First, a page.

If you look at this group, you’ve got a whole bunch of treatments that people make noise about, and advertise heavily, but for which there still isn’t good evidence of effectiveness. Here’s the list again, so you don’t have to scroll up: acupuncture, avocado soybean unsaponfiables, chondroitin, crutches (uh, no, not in horses), diacerein, glucosamine, intra-articular hyaluronic acid, opioids (oral and transdermal), rosehip, transcutaneous electrical nerve stimulation (TENS), and ultrasound.
Let’s deal with the ones that you may not be familiar with first. Diacerein is a drug that is not approved in the US. In Europe, where it has been approved, it’s not been concluded that the risks of using the drug outweigh the benefits. Enough said. Opioids aren’t used for arthritis in horses, mostly because they’re so unpredictable. Many horses get very excited when given opiods, so pretty much nobody uses them. TENS and ultrasound units get pulled out in some circles (especially performance horse circles) but there’s not really any data to support their use in horses with arthritis.
That leaves a whole bunch of stuff that you’ve heard about and is also available for horses: acupuncture, avocado soybean unsaponfiables, chondroitin, glucosamine, intra-articular hyaluronic acid, and rosehip (for those of you that are “naturally” inclined). I think that it’s really telling that the OARSI guidelines doesn’t really support any of them. And I also think that it’s telling that most of them have been around for decades.
ASIDE: Can you imagine if you were assigned to a project when you were right out of college, and four decades later, when your boss came to ask him how things were going, you said, “Well, it’s looking promising, but we need some more time?” In medicine, it doesn’t take very long to show that things really work. The fact that the therapies on the list still don’t make the grade says something really important (that is, they probably don’t do anything important).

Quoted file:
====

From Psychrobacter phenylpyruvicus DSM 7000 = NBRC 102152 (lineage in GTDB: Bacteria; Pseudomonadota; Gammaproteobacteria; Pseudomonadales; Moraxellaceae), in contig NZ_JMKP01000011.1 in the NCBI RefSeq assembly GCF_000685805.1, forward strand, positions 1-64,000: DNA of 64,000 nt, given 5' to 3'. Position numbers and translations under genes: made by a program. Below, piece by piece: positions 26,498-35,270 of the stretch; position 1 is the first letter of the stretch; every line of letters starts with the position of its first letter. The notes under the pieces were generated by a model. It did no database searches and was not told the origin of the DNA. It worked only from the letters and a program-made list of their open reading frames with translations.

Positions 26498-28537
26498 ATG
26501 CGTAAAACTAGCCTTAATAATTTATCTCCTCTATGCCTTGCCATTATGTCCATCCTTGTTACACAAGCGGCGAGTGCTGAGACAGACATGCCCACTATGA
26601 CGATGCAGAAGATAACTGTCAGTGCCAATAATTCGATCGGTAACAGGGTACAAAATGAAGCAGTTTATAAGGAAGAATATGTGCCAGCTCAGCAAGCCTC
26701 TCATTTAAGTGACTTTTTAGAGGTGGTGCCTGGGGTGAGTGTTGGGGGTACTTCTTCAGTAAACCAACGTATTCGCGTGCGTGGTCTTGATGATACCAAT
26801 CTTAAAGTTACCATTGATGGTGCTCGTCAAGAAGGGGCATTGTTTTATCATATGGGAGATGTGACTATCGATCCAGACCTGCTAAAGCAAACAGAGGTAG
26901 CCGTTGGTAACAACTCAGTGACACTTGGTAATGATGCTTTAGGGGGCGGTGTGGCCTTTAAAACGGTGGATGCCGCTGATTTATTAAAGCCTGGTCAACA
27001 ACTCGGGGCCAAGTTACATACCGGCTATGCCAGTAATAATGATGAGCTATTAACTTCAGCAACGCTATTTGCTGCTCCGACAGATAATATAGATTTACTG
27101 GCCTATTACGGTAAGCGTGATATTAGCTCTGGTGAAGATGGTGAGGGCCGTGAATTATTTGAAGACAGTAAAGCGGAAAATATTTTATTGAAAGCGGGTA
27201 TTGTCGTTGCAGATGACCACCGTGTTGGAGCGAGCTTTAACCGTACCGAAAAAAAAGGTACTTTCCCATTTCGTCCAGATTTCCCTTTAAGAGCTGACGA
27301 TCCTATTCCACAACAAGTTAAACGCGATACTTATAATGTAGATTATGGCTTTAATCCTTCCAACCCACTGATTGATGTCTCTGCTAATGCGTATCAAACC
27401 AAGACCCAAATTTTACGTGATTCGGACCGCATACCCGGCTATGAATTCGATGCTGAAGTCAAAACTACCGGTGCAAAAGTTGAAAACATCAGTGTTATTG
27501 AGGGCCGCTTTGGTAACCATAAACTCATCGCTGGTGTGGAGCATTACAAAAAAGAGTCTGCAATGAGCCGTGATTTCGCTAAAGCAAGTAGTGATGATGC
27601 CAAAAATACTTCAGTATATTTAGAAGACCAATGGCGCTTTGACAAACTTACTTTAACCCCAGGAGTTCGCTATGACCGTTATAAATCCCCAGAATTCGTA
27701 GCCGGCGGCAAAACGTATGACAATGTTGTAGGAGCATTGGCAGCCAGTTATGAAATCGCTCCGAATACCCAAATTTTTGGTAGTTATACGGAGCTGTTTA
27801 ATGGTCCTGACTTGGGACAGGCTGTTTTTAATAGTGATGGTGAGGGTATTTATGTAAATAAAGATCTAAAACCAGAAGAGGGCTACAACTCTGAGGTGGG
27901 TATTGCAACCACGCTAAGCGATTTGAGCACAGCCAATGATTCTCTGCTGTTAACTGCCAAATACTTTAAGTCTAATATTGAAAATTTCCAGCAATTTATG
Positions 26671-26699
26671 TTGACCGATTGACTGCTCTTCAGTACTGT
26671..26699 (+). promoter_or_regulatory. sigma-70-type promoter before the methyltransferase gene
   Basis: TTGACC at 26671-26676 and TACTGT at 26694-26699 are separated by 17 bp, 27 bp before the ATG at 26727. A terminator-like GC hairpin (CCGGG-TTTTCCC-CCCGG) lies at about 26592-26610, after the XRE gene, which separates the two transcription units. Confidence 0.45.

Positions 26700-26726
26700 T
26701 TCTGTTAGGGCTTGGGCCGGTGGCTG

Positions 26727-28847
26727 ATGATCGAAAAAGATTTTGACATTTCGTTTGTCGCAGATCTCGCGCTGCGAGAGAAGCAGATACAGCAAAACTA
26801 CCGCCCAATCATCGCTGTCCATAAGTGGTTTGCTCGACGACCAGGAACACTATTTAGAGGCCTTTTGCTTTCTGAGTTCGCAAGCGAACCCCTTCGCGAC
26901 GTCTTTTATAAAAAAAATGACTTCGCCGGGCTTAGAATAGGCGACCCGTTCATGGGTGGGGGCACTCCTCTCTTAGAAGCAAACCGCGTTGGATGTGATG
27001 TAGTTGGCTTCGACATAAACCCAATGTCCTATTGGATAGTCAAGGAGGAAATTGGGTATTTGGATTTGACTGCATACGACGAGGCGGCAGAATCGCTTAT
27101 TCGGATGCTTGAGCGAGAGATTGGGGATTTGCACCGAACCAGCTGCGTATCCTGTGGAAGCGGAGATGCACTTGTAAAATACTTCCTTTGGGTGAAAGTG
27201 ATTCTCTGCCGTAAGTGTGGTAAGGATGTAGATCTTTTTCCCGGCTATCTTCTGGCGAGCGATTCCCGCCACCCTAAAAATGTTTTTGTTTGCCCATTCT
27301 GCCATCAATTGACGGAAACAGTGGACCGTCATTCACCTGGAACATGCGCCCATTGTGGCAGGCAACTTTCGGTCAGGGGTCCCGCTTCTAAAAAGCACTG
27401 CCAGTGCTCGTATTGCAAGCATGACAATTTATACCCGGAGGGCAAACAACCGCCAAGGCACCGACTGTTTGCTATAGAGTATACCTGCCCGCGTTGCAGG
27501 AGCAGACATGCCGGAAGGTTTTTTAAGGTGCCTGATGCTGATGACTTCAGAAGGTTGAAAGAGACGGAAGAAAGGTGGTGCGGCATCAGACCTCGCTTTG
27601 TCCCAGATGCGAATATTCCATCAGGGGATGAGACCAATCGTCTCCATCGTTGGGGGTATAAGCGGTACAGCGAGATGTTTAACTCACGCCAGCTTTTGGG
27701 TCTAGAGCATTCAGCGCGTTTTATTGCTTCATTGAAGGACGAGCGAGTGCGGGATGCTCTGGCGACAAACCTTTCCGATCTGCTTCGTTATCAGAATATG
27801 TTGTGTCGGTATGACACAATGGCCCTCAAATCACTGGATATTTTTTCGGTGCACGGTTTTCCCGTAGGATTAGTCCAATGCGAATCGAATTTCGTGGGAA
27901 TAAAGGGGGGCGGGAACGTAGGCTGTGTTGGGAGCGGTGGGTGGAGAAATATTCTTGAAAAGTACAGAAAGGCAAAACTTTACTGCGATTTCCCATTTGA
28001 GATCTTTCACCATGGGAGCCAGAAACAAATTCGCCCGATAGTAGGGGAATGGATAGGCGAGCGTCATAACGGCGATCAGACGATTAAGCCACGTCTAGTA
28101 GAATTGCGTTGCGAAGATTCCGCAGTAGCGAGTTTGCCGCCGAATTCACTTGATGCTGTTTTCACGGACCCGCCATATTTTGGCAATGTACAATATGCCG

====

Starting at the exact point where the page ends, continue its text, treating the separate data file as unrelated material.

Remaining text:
NOTABLE BY THEIR OMISSION: There are all sorts of other things that are being done to horses with arthritis that aren’t on the list. Among them are Adequan®, stem cells, shock wave, fatty acid supplementation, platelet rich plasma (PRP), MSM, and DMSO (dimethylsulfoxide), to name a few. Herbal and botanical therapies don’t make the list. And there are probably a few more that I haven’t heard about yet. The two main reasons such therapies aren’t on the list are most likely 1) They don’t work, or, 2) They’re considered experimental therapies in humans. Adequan® isn’t available for humans. I think that says something, too. I mean, can you imagine how much money there is to be made for the Adequan® folks if their product could be shown to work in people? I don’t recommend any of these products for treating arthritis in horses, but you can certainly find plenty of opportunities to try them, if you’re so inclined.
OH, ONE MORE THING: Surgery is occasionally an option, especially for arthritis of the pastern (“ringbone”). That’s a joint that can be surgically fused, with very good results in the majority of the horses. Surgery isn’t cheap, but it’s a really good option for selected horses. And, of course, in humans, the whole joint can be replaced, but that’s not an option in horses: at least not yet.
IF THERE ARE LOTS OF DIFFERENT TREATMENTS FOR SOMETHING, IT PROBABLY MEANS NONE OF THEM ULTIMATELY WORKS VERY WELL.
The plain fact is that nobody has the cure for arthritis for your horse. And, since arthritis is a condition in which the pain tends to come and go, many therapies will appear to “work,” at least for a while.
NOTE: You may have found some therapy that appears to “work” for your horse. If you have, continued good luck. For some perspective, CLICK HERE to read my article, “But it Works for Me!”
I think that the OARSI guidelines can provide you with a lot of useful direction. Hope they help!